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As you’ve probably heard by now if you’re an active user of Apple’s Aperture professional tool, its death warrant has just been signed… by Apple.

Based on a growing collection of news sources including The Loop, it seems that Apple appear to have decided to cease development of Aperture in-favour of a new consumer-orientated tool called “Photos”.

“With the introduction of the new Photos app and iCloud Photo Library, enabling you to safely store all of your photos in iCloud and access them from anywhere, there will be no new development of Aperture,”

“When Photos for OS X ships next year, users will be able to migrate their existing Aperture libraries to Photos for OS X.”

[Should probably mention that development on Apple’s other professional apps is apparently unaffected!!]

While this doesn’t personally affect my workflows as I switched from Aperture to the fantastic Adobe Lightroom some time back, there is a huge number of photographers out there who have now been left high & dry by this move. Pro’s with complex workflows tend to centre on a particular product which meets their needs – with associated image libraries, repoisitories of images with adjustments, metadata and who-knows what else all “safely” being stored & managed within the tool.

It sounds like Aperture will be getting one final update to ensure it functions with the upcomming OSX Yosemite, but after that you’re on your own…

When it first burst into view, Aperture was an amazing product – bringing together fantastic RAW processing, great compatibility & non-destructive editing tools together under one roof. I’d been using Aperture for a few years before Aperture 3 appeared – and wrote a post on the subject enthusing about how great it was… Unfortunately, compared to its competitors (well, Adobe’s Lightroom), Aperture all but stood still.

Adobe in comparison were rapidly evolving Lightroom, pressing forwards with new features and generally improving the product at every opportunity.

It didn’t take too long for this to wear a little thin – and I ended up trialing Lightroom just after investing in a Canon EOS 5D Mk3. This camera and it’s 22.3MPx sensor all but pushed Aperture over the proverbial edge in terms of performance. The tool went from being great to something that struggled to open or process RAWs from the new camera – and essentially killed off my workflow! I soon opted to trial Lightroom, and began shifting my images & workflow over to Lightroom a few days later… and never looked back!!

I was in the fortunate position at the time of not having a massive library of images & adjustments which I needed to try and preserve while switching products – which made the move somewhat easier. My images were arranged into a relatively logical folder structure on disk, and all I was really concerned about was metadata. This was embedded in my images rather than being held in Aperture, and as such was immediately and accessible to Lightroom without any further work.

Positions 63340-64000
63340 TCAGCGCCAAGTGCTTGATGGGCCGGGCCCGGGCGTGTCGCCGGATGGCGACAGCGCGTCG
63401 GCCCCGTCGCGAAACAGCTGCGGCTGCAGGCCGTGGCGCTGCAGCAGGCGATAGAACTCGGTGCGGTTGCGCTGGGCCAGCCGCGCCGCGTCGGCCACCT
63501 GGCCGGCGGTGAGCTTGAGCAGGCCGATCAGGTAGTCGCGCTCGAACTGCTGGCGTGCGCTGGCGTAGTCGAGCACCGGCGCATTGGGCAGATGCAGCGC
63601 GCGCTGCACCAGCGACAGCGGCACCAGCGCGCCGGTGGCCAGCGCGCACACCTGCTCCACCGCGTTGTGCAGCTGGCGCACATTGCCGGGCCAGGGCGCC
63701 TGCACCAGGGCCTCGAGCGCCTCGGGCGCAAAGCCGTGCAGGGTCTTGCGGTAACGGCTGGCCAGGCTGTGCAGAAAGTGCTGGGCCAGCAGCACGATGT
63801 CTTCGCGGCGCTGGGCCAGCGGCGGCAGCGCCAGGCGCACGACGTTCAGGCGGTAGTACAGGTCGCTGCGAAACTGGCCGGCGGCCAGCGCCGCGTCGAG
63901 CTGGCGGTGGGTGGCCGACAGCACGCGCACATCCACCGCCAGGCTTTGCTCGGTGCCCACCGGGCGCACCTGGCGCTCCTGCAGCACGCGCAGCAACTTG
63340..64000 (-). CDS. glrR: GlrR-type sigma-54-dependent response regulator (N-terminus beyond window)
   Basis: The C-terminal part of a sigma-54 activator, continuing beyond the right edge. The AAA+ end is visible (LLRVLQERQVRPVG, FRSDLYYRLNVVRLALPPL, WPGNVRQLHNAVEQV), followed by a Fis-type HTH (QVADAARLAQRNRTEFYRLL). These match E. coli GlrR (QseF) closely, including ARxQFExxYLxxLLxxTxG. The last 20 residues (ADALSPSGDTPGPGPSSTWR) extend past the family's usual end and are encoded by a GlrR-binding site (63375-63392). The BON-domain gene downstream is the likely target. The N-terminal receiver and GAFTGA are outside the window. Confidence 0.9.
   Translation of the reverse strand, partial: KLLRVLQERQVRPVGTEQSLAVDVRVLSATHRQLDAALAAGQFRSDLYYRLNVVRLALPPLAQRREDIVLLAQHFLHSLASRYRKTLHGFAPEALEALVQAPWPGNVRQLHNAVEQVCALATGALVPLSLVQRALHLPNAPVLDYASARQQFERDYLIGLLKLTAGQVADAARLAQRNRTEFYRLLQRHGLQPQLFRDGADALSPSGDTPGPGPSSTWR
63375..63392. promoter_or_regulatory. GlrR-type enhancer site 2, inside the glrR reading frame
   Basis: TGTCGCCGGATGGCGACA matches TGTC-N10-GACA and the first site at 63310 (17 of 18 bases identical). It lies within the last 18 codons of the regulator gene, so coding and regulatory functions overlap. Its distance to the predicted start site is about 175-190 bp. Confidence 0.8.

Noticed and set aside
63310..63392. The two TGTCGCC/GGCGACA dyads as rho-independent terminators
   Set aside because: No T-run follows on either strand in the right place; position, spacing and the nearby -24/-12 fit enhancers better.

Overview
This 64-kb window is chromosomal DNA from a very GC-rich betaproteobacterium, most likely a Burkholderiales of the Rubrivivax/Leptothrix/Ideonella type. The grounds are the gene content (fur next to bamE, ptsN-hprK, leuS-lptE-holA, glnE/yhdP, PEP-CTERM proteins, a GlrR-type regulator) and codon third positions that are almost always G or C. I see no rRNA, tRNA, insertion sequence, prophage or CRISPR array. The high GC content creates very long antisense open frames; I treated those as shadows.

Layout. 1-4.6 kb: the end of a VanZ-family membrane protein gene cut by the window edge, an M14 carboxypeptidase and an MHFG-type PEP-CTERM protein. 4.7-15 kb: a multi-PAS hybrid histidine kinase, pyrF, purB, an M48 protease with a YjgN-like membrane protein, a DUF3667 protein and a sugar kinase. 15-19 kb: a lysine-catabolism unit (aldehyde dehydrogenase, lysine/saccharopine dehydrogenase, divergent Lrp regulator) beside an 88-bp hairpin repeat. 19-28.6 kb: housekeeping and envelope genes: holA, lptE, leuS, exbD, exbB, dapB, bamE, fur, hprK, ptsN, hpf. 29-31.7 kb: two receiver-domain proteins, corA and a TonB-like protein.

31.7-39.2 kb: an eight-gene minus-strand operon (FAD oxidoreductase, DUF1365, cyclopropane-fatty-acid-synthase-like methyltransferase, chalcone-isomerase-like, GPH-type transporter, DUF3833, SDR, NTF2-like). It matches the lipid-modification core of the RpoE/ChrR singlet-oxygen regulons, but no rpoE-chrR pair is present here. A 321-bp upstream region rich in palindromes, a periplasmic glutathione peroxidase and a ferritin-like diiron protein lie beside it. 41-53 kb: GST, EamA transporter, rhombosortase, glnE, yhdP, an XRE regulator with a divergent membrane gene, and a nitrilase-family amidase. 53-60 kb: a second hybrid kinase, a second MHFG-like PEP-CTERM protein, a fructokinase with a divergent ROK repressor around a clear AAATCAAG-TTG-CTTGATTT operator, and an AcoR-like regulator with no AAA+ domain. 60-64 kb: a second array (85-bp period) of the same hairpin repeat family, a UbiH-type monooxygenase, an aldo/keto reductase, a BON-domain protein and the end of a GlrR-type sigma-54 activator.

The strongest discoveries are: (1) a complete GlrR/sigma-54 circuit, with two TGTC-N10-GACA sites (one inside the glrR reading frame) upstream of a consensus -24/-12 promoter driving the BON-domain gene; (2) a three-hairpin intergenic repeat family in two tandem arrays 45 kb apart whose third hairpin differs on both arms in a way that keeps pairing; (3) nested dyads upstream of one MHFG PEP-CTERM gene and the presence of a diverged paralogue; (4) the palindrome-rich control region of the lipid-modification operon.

I simply ran both products side by side for a few weeks until I’d finished working on things I’d started working on with Aperture, and then switched to Lightroom for anything new.

Would imagine that if you’re more beholden to Aperture or have a massive library of images for which you need to preserve the adjustments / post-processing work, then switching might not be that simple.

One solution to this however is to simply avoid the problem… Keep a copy of Aperture installed on you machine if you need to go back to an old image, and use Lightroom for new work going forwards. Both tools can share a library file structure on disk; and should be able to share metadata if it’s embedded in your images.

The big wins for me from switching were centered around performance. Lightroom at the time was significently quicker than Aperture when working with the same images on the same hardware. This alone shaved a healthy chunk of time off my post-production workflow – meaning I could focus on my images rather than waiting around for the tool to work. As a side benefit, the Lightroom catalogue file structures also seem to be much more efficient than Aperture’s – dramatically reducing the amount of disk storage needed to index your libraries.

In summary, Aperture’s termination isn’t the death knell it perhaps sounded like… look on it as an opportunity to evolve your workflow, and give Lightroom a go – would imagine you too wouldn’t look back.

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